Mindfulness In Everyday Living
One very significant element of developing a more positive experience through Mindfulness is the practice of Gratitude. A large body of recent work has suggested that people whoare more grateful have higher levels of subjective well-being. Grateful people are happier, less depressed, less stressed, and more satisfied with their lives and social relationships Specifically, in terms of depression, gratitude may serve as a buffer by enhancing the coding and retrievability of positive experiences. Grateful people also have higher levels of control of their environments, personal growth, purpose in life, and self acceptance. Grateful people have more positive ways of coping with the difficulties they experience in life, being more likely to seek support from other people, reinterpret and grow from the experience, and spend more time planning how to deal with the problem. Grateful people also have less negative coping strategies, being less likely to try to avoid the problem, deny there is a problem, blame themselves, or cope through substance use. Grateful people sleep better, and this seems to be because they think less negative and more positive thoughts just before going to sleep.
Gratitude has been said to have one of the strongest links with mental health of any character trait. Numerous studies suggest that grateful people are more likely to have higher levels of happiness and lower levels of stress and depression.
While many emotions and personality traits are important to well-being, there is evidence that gratitude may be uniquely important. First, a longitudinal study (Wood, A. M., Maltby, J., Gillett, R., Linley, P. A., & Joseph, S. 2008) showed that people who were more grateful coped better with a life transition. Specifically, people who were more grateful before the transition were less stressed, less depressed, and more satisfied with their relationships three months later. Second, two studies (Wood, A. M., Joseph, S. & Maltby 2009 & Wood, A. M., Maltby, J., Gillett, R., Linley, P. A., & Joseph, S. 2008) have suggested that gratitude may have a unique relationship with well-being, and can explain aspects of well-being that other personality traits cannot.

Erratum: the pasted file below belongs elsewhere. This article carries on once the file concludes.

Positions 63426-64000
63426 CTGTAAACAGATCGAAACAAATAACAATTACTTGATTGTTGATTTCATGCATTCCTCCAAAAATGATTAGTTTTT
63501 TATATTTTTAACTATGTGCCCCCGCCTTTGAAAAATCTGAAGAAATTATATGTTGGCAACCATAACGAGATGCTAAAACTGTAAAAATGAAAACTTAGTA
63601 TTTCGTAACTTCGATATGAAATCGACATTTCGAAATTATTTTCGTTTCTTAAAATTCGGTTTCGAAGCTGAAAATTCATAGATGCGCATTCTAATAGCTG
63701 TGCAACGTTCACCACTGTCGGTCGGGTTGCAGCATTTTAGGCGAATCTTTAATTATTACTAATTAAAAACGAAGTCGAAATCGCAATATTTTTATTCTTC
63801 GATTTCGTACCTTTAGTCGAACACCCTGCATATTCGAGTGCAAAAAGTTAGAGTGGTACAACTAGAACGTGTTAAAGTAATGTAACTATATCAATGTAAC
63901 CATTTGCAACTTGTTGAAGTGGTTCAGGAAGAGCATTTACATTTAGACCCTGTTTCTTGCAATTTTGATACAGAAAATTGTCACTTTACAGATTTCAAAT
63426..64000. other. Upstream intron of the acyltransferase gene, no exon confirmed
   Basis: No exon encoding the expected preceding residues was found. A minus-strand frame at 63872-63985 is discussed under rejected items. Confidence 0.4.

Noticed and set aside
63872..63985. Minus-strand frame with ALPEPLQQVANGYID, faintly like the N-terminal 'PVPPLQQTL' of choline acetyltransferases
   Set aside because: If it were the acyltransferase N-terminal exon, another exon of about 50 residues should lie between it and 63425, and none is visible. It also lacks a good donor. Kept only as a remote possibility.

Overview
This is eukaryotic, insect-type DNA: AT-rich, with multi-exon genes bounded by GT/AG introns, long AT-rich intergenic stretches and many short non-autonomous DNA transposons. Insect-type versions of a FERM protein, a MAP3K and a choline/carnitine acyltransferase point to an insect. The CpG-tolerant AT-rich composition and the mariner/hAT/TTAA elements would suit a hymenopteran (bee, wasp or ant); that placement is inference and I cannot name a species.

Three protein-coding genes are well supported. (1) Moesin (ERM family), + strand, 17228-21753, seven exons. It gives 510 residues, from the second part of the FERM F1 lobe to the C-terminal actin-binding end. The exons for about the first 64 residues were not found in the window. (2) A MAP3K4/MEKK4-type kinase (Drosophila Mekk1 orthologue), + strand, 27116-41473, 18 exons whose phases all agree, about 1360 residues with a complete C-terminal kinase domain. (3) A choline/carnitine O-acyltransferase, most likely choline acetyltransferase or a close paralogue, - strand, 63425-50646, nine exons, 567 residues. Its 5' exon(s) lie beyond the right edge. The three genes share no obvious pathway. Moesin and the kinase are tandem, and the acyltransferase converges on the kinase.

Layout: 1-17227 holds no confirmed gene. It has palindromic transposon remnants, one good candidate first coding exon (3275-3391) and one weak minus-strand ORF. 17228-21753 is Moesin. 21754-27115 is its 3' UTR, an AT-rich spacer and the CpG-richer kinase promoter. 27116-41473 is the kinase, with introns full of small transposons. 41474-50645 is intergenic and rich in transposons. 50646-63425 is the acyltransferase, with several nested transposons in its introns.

According to Cicero, “Gratitude is not only the greatest of the virtues but the parent of all others.” Multiple studies have shown the correlation between gratitude and increased wellbeing not only for the individual but for all people involved. The positive psychology movement has embraced these studies and in an effort to increase overall wellbeing, has begun to make an effort to incorporate exercises to increase gratitude into the movement. Although in the past gratitude has been neglected by psychology, in recent years much progress has been made in studying gratitude and its positive effects.
Please take a few moments to watch our short video exploring Mindfulness Awareness & Gratitude Happy New Day Video
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